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Posts Tagged ‘hiking at the Delaware Beaches’

December 27th, 2012

The Junction and Breakwater Trail, Jogging, Hiking, Biking, Strolling, “Standing in the Path of a Train!”, Rehoboth Beach, Lewes, Delaware Beaches


The coastal towns at the Delaware Beaches are the perfect ones for jogging, hiking, biking, and strolling.  These towns are flat and at sea level.  So, on Christmas Day my sister in law, Susie, and I decided that it was time to walk off some of the Christmas cookies, the rib roast, all the trimmings and the buckwheat cakes….we were not the only ones doing this.  Exercising was in everyone’s mind and they were not waiting for the New Year’s resolutions.  We were all getting a head start.


If you are visiting Rehoboth Beach and Lewes, a distraction from the beach, shopping and dining would be to discover this beautiful trail.  You do not even feel you are at the beach.


The Junction and Breakwater Trail is on the path of an early railroad.  The Junction and Breakwater Railroad Company began in 1857 and it joined Northern and Southern Delaware.  The junction in Harrington, Delaware, then connected to the rail line from Wilmington and the breakwater on the bay in Lewes in 1870.  But it only reached Rehoboth Beach in 1878.


This railroad first carried passengers and freight.  Later, in the 20th century, people started traveling by car and the rail line only carried freight.  It shut down when trucks took over the job of transporting freight.

In 2003, the Division of Parks & Recreation used the old railbed to create the hiking and biking trail for the public.  There were some complaints, but I think everyone is happy that this 6 mile trail is used and enjoyed by many.


There are different ways on accessing the trail.  Parking for the trail is located at Wolfe Neck Area off Cape Henlopen State Park.  Riders from Rehoboth Beach can head out of town over the Lewes-Rehoboth Canal draw bridge and take a right on Church St.  Turn left past the church and follow the road that passes the entrance to Canal Cokran.  Or, you can do, like Susie and I did and park behind the Rehoboth Beach Oulets (Seaside), north of Holland Glad Rd.  To me, that is the easiest from Rehoboth Beach, if you are walking.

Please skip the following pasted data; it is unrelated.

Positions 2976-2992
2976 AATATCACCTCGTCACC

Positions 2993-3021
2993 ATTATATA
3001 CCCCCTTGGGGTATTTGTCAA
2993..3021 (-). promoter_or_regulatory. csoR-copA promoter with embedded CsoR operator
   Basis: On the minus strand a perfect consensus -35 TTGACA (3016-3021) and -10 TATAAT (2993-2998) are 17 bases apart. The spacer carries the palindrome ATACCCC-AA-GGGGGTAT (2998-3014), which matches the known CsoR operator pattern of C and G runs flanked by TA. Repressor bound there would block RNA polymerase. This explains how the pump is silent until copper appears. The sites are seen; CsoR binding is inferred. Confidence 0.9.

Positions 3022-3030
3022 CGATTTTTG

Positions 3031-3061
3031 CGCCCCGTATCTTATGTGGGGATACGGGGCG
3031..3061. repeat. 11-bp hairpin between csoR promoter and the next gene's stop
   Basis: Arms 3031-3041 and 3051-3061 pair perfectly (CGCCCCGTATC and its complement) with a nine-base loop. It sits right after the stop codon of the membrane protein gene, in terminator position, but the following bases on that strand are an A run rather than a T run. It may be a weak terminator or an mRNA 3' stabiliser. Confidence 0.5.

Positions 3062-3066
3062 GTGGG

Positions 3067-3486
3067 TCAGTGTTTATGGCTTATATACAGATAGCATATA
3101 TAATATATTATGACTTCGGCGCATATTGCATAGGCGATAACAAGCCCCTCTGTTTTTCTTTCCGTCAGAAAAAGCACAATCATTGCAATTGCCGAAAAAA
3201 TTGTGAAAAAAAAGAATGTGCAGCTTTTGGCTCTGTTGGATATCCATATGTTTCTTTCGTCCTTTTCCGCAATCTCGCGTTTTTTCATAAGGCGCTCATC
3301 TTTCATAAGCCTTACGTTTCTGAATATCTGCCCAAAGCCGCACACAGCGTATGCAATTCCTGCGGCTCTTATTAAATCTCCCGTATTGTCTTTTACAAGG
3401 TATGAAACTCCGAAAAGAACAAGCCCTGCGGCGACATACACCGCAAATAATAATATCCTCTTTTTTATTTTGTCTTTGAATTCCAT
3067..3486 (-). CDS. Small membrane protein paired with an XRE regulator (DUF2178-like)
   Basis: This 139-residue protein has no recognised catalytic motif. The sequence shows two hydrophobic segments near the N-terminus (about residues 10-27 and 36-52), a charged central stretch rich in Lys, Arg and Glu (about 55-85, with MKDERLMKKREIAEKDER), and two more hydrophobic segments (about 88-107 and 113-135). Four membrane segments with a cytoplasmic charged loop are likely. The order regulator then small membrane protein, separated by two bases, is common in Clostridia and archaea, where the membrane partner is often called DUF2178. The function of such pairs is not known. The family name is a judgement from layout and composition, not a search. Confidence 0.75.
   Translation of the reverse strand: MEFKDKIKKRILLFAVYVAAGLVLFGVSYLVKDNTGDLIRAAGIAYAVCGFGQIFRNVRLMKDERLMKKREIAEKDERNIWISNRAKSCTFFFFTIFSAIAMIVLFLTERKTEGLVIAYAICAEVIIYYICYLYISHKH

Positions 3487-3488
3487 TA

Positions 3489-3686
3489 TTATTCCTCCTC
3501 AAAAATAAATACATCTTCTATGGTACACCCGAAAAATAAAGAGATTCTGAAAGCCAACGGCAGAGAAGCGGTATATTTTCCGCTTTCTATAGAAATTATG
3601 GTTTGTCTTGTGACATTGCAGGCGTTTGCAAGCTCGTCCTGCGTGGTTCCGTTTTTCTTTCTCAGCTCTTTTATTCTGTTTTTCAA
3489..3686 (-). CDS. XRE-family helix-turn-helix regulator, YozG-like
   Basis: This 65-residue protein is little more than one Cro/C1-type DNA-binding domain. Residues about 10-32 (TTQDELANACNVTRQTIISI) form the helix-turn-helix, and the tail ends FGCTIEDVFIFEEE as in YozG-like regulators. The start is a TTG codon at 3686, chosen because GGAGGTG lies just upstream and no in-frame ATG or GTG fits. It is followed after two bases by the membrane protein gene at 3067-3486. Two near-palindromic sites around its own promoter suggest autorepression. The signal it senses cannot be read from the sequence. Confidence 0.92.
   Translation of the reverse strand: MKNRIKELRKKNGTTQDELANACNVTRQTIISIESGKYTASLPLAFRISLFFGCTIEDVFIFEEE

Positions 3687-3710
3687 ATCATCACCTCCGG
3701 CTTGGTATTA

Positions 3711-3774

Please note that pets need to be on a maximum 6 foot leash at all times.  And, no horseback riding is permitted on the trail.

The trail is 10 feet wide.  It has a crushed stone surface, therefore, it is wheelchair accessible.


If you remember, Christmas Day was about 50+ degrees and it really was nice to walk the trail.  The first think I spotted was the Rehoboth Dairy Farm which you could see at a distance.


It has the best milk, butter, eggs, scrapple and meats.  It opens Friday, Saturday, and Sunday.


Woods, salt marshes, mud flats and peat are in abundance.  The salt marshes are valuable to humans, animals, and the environment.


The marsh grasses absorb the storms’ impact.

Peat, which is a mixture of dead grass and rut, acts like a sponge, storing flood waters and absorbing the energy of the waves.


Mud flats give birds a place to rest and eat.  These cardinals were gorgeous.


The maritime forest is the most stable environment along the coast.  Plants adapt to the environment and provide food and shelter for wildlife.

While walking, you will find that there are benches in case you need to rest.


The 80 foot railroad bridge was originally built in 1913.  It crosses Holland Glade and provides views of the WWII towers, which protected the Delaware coast during those times.



We walked 3 miles up and 3 miles back.


A good way to spend Christmas Day!!  You could barely see the moon.  Almost a Full Moon!


Note:  Information for this post was taken from the Delaware State Park & Recreation.

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